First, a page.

How to Bring a Defective Product Injury Case

You have the right to expect that the products you purchase are safe to use. However, that’s not always the case. Manufacturers make their goods in such huge numbers that some of those items inevitably have defects. They are supposed to catch those flawed products, but some make it to shelves anyway. 

When that happens, defective products can seriously hurt you and your family. Manufacturers can and should be held liable for the losses you suffer from these defects. Below, we discuss how defective product liability works in Florida and how you can file your claim.

Defective Product Laws in Florida

Florida courts rely on two legal theories to determine if a manufacturer is liable for injuries caused by its products:

  • Negligence: The manufacturer was negligent in some way, meaning it failed to exercise the same amount of care a reasonable person would use when making its products, and someone was harmed as a result. 
  • Strict liability: Regardless of whether the manufacturer was negligent, something about its products was faulty in a way that could or did cause harm to consumers. 

Most defective product claims rely on strict product liability because it is typically easier to prove in civil courts. 

Strict liability can be further broken down into three categories:

  • Manufacturing defects: A product makes its way to the consumer with flaws from the manufacturing process that cause injuries to the user. This includes problems like propane canisters with leaky gaskets, contaminated food, or a car lock that jams shut. 
  • Marketing defects: This is also known as “failure to warn.” Manufacturers are responsible for instructing consumers on how to use products safely and warn about the risks of misuse. Marketing defects include failing to provide instructions for a potentially dangerous product, such as a grill or a power tool. Similarly, not warning buyers about the dangers of otherwise reasonable uses of the item, such as the risks of using a hair dryer in the bathtub, is a marketing defect.
  • Design defects: Some products are dangerous due to their fundamental design. These risks don’t stem from a flaw during manufacturing. The design could be produced perfectly and still put you at risk. A child’s toy that easily breaks and exposes sharp edges or a phone battery that overheats and ignites under normal use are examples of defective designs.

The Process of Making Defective Product Claims

Filing a defective product claim can be an involved process. If you believe you have grounds for a lawsuit, the first thing to do is consult an experienced product liability attorney. Your lawyers will guide you through the following process.

First, you must make sure you file before the statute of limitations. You have four years from the discovery of your injury to file a product liability claim in Florida. In most cases, this is four years from the date you were injured, but for certain issues, such as harm only caused by a long exposure, you may be able to petition for additional time. If you are filing a wrongful death claim, this is reduced to two years.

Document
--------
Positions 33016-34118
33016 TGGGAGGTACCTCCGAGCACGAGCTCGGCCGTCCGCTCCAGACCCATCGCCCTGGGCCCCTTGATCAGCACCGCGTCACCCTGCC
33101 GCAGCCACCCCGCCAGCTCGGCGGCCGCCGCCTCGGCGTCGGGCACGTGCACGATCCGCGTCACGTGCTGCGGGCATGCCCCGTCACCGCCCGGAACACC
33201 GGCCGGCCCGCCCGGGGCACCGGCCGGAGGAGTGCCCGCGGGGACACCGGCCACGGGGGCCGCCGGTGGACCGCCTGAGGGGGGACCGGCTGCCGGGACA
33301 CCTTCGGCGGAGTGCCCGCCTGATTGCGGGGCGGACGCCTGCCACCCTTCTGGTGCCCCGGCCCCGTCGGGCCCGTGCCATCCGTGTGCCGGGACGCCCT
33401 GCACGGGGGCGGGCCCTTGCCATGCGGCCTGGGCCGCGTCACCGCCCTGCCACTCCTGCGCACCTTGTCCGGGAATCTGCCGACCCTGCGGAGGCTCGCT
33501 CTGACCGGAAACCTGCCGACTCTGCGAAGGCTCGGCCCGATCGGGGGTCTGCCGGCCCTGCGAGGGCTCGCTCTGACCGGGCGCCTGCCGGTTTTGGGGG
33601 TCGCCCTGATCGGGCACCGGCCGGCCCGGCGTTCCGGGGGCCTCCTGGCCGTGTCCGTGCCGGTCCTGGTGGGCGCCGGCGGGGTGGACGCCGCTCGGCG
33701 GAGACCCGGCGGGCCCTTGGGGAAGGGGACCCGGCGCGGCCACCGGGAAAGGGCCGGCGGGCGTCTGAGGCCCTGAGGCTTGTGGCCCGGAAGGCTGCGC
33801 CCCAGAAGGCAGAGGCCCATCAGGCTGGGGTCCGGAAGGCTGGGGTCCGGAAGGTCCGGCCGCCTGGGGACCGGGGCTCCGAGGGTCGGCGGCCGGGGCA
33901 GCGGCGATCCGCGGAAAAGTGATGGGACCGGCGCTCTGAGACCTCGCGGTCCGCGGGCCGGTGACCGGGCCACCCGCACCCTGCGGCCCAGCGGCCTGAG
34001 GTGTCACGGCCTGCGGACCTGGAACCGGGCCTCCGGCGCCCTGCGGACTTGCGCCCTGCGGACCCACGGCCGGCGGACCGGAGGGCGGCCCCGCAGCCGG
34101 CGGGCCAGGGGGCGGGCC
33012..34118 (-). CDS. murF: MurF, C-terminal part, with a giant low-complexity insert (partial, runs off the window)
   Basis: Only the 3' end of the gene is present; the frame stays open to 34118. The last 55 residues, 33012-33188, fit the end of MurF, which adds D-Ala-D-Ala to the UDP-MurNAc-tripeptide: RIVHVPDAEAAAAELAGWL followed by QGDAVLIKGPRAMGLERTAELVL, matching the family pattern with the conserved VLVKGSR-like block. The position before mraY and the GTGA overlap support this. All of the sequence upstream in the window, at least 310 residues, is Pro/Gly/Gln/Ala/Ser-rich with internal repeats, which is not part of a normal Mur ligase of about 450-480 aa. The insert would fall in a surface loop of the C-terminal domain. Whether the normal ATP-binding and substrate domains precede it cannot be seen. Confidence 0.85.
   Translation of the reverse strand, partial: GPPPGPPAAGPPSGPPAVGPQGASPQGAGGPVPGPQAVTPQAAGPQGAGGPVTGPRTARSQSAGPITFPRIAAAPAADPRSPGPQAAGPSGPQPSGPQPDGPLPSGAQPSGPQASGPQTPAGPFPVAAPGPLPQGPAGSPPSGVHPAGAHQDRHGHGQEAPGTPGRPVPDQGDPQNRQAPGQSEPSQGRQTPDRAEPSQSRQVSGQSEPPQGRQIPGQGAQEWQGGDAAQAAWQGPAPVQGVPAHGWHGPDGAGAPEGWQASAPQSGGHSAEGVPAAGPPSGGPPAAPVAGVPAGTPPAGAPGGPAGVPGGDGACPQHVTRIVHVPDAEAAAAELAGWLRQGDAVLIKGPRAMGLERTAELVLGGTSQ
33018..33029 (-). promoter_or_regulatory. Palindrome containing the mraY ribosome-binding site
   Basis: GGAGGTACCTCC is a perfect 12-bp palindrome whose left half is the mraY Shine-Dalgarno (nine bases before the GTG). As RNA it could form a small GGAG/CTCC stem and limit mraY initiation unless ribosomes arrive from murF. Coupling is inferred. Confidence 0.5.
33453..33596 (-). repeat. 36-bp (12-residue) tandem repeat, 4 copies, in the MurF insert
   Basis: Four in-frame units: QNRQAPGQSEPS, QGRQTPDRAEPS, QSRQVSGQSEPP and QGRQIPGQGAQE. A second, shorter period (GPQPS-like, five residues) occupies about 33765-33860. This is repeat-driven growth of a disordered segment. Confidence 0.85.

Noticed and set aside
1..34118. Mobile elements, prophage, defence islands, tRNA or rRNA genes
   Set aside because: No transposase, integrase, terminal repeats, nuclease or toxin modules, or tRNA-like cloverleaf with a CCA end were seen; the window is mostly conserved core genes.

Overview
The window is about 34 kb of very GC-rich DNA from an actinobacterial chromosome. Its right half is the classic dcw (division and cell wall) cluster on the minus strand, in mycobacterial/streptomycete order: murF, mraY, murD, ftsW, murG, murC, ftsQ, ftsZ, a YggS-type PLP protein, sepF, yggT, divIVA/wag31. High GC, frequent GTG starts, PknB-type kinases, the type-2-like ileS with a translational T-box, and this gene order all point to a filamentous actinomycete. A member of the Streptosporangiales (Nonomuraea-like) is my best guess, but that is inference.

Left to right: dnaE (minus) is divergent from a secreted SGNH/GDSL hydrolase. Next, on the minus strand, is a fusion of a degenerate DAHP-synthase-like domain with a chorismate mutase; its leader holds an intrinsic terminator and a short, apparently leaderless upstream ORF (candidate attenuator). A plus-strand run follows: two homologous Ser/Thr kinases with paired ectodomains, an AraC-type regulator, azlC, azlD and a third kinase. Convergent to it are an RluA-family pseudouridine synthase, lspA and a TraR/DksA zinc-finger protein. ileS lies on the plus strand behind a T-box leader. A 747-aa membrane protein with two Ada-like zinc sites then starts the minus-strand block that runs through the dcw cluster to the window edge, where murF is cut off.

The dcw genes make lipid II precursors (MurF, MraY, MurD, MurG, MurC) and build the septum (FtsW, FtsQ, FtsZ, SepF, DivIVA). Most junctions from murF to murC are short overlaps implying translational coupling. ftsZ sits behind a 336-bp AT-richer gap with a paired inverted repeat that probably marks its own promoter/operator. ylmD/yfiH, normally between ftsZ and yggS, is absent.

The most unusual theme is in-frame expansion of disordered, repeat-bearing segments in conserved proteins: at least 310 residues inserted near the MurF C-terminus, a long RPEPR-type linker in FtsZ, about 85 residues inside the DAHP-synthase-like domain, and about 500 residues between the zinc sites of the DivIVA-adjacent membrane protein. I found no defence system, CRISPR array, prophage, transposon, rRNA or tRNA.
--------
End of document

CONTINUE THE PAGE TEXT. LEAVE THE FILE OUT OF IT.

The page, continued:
If you are still within the limitation period, you must file your claim with the court. You’ll need to collect evidence about the incident, including:

  • The remains of the defective item, if possible
  • Medical records about the injury you suffered
  • Medical bills from the accident
  • Other costs associated with the defective product, such as the cost of repairing your home if it caused a fire

Next, you’ll need to identify who may be liable for your losses. Depending on the defect, this could include the manufacturer, wholesalers, distributors, and retailers. 

This information is used to draft your complaint. The complaint is the document you file with the court explaining your grievance, who you believe is at fault, and the compensation you seek. Your attorney will also send the complaint to the defendants, so they know about and can respond to the legal action.

Resolving Defective Product Claims

There are two ways the process may be handled from here. In some cases, the defendant will choose to settle your claim. They will negotiate with you and your attorney to determine fair compensation for your injuries. This is usually the most efficient way to resolve product liability claims because it doesn’t require months or years of hearings. 

However, you can take the matter to trial if the defendants do not offer to settle. Your attorney will help you argue that the product was defective in some way and that the defect harmed you. If you successfully prove that it is more likely than not that the defendants’ product hurt you, the court will rule in your favor. You may receive the following:

  • Compensatory economic damages: Funds to reimburse you for the money the injury cost you in medical bills, lost wages, and repairs to your home.
  • Compensatory non-economic damages: Funds to make up for the pain, suffering, and reduced quality of life you face because of the injury.
  • Punitive damages: If you can prove that the defendant was aware of a defect and sold the product anyway, the defendant may be ordered to pay you additional funds to punish them.  

Reach Out to Experienced Miami Product Liability Attorneys

If you’ve been hurt by a defective product, do not hesitate to get in touch with the skilled personal injury lawyers at the Law Offices of Gomez & Gomez. Our team has three decades of experience helping clients in Miami-Dade County and throughout Florida file successful injury claims against big corporations. Learn more about how we can assist you with your claim by scheduling your consultation today.